India vs Australia: BCCI's leniency on Steve Smith DRS 'brain fade' episode compromises its bargaining power
In the current scenario, if Cricket Australia chief executive James Sutherland conceded nothing of note, then the BCCI is already a loser.
The intrigue is not over India and Australia smoking the peace pipe after the Bengaluru Test controversy. The question is what did the Board of Control for Cricket in India (BCCI) get in return for allowing the guilty Australians to wriggle out of a tight corner?
There is no doubt that Australian skipper Steve Smith was in the wrong when he asked for DRS guidance from the dressing room on being declared leg before wicket. He himself admitted that he had had a “brain fade” when he sought that help.
Virtually every Australian cricketer, past or present, including non-striker Peter Handscomb, former skipper Michael Clarke, Merv Hughes, and coach Darren Lehmann accepted that Smith was in the wrong.
Cricket Australia’s chief executive James Sutherland and other officials sitting right above the sight screen in the Diamond Box would have been horrified at Smith’s action and the fact that he had been caught out although their public posturing of support said something else.
The television replays which captured umpire Nigel Llong frantically intervening and sending off Smith as soon as he had asked for advice is too graphic and leaves no doubt as to the turn of events.
The Australians should have condemned their skipper for his act and ridiculous excuse. Indeed since when is ignorance of law or ‘brain fade’ during implementation of rules an excuse?
Instead the Australians almost exclusively concentrated on alleging that Indian skipper Virat Kohli had brought the game into disrepute with his sensational outburst at the ‘cheating’. Their claim that his reaction to a “one-off” incident was “over the top” was a laughable attempt to deflect criticism from Smith.
This was made worse by Sutherland’s statement which many felt belittled Kohli.
"I find the allegations questioning the integrity of Steve Smith, the Australian team and the dressing room outrageous," Sutherland said.
"Steve is an outstanding cricketer and person, and role model to many aspiring cricketers and we have every faith that there was no ill-intent in his actions.
"We reject any commentary that suggests our integrity was brought into disrepute or that systemic unfair tactics are used, and stand by Steve and the Australian cricketers who are proudly representing our country," Sutherland added.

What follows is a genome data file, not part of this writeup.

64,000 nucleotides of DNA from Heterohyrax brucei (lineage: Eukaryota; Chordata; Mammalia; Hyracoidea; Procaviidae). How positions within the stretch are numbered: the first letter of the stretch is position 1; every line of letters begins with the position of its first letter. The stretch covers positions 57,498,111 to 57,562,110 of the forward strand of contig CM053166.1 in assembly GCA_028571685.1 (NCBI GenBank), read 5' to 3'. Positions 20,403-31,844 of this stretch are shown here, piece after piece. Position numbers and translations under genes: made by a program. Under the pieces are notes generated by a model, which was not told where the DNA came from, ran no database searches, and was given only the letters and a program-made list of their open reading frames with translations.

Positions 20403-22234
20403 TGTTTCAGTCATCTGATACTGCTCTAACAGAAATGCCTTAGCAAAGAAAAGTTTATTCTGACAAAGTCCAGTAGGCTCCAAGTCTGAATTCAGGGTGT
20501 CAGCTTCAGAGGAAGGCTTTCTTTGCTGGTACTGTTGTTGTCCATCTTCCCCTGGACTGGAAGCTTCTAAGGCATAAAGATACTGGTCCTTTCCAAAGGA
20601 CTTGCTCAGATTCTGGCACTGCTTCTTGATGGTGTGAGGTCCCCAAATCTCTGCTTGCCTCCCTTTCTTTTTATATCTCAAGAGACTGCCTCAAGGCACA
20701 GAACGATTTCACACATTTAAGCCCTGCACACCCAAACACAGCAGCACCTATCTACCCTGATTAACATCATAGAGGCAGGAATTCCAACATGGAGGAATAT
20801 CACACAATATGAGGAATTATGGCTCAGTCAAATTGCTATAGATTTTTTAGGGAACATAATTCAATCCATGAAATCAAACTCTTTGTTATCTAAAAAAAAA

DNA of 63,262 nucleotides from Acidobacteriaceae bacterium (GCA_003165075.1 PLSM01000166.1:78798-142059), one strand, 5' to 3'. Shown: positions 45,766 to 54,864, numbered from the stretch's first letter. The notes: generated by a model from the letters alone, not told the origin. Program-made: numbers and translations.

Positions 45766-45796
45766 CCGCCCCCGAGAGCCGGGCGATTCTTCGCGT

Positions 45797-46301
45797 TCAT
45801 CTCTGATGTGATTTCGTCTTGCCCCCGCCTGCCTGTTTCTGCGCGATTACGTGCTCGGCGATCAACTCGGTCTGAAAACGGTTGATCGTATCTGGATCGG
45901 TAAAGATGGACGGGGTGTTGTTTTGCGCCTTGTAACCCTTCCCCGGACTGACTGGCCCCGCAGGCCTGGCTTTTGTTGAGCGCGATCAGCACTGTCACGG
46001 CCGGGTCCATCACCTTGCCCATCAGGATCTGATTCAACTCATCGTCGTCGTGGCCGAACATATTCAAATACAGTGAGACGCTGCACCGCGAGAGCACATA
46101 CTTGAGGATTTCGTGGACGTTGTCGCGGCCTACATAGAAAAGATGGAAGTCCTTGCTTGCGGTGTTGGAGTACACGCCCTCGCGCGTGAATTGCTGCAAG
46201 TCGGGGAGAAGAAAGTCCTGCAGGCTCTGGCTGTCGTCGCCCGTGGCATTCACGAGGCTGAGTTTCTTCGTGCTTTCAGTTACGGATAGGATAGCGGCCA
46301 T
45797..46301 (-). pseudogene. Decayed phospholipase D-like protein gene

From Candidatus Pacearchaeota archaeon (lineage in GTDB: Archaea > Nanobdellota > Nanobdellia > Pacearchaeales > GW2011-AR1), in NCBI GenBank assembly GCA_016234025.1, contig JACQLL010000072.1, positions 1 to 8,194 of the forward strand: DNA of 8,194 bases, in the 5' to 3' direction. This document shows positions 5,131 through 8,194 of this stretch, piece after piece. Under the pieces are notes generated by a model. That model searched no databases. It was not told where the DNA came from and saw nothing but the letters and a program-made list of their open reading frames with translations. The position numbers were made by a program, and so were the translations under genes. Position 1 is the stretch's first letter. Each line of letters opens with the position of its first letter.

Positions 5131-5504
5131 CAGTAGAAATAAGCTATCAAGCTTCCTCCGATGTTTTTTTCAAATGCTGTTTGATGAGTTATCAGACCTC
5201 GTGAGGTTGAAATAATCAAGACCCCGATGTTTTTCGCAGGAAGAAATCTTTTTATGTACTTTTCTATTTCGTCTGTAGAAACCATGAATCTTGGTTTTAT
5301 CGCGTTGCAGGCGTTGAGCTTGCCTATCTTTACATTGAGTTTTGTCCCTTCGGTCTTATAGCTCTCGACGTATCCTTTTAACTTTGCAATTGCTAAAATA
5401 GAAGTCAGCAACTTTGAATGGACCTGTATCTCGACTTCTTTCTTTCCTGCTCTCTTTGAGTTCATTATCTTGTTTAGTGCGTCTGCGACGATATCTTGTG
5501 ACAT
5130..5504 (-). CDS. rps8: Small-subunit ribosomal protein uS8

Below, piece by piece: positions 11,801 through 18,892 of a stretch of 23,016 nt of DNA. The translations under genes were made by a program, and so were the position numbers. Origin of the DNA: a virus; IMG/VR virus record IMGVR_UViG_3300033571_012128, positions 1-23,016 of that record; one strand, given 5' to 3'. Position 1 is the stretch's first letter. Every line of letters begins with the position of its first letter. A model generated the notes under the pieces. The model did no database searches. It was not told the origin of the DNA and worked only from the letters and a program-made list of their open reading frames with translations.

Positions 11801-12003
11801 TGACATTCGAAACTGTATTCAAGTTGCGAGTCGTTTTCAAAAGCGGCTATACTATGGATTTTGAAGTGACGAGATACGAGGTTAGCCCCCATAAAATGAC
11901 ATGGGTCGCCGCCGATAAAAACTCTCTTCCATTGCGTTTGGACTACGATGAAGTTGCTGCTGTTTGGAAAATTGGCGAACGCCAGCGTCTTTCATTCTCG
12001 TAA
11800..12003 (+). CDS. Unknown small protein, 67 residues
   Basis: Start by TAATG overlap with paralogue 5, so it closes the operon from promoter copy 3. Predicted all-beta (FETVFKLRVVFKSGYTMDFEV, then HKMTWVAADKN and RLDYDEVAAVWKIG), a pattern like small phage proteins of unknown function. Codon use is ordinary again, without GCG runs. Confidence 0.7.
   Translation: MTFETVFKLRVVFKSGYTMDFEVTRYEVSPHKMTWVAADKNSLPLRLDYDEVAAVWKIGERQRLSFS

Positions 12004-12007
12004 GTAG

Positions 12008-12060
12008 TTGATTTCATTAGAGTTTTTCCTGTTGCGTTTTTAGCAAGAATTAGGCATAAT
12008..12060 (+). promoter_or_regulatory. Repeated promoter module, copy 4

A peeved BCCI immediately shot off an official protest about the incident to the International Cricket Council (ICC) and attached footage of the incident to corroborate Kohli’s charge.
Realising that things were swiftly going out of hand to the extent that the Australian skipper might cop serious punishment, Sutherland opted for damage control by meeting BCCI CEO Rahul Johri in Mumbai. The duo thrashed out a rapprochement which led to India withdrawing their complaint to the ICC and the teams agreeing to play the rest of the series in the best of spirits.
This deal allowed Australia to dig themselves out of the charge of organised cheating, something Kohli hinted at when he said that he had earlier seen the Australians looking up to the dressing room for DRS guidance and had alerted the umpires about it. He even said the umpire caught on to Smith’s ploy only because of the alert.
The question is, did the agreement between Johri and Sutherland gain anything for India?
It may be recalled that in October 2014 the West Indies players abandoned a tour of India over a pay dispute with their board and the BCCI in turn had sought $42 million as damages from the West Indies board.
The Windies board was broke and the compensation could have crippled them forever. Both knew this and thus India were in a position to use the fine as some sort of leverage.
But Shashank Manohar, just before he took charge at the ICC, waived the damages. It let the West Indies board off the hook but left India without any control over them.
The point is other countries will not be so obliging if they have India squeezed into a corner. The recent manoeuvres at the ICC in an attempt to marginalise a weakened and indecisive BCCI are a case in point. The ICC wants to push through a long-term restructuring of finances and administration at a time when the BCCI has little or no voice.
Something for nothing?
In the current scenario, if Sutherland conceded nothing of note in the meeting and agreement thereafter, then the BCCI is already a loser. It would have thrown away an advantage. On the other hand, if it has wrested some commitment, is it not in the interest of transparency to come clean with it?
It is no secret in world cricket that Australia and South Africa are in a tug of war for scheduling Boxing Day and New Year Tests. In both their cultures these events are very big. South Africa are keen on hosting India, Australia and England during this period and want the Australians to oblige them every now and then.
Additionally, in competition to the Big Bash League (BBL), South Africa are floating their own T20 league and their officials were in India for discussion with the BCCI, advertisers, sponsors and potential franchise owners.
Thus a smart and alert BCCI could have plenty going their way even if the ICC is hell bent on wrecking or curbing its influence.
The deals with Australia and South Africa could be just the fillip that the BCCI needs to get back at the ICC and its manipulators. For that the Vinod Rai-led Committee of Administrators (COA) and Johri need to use their aces wisely. Not throw them away on a whim.
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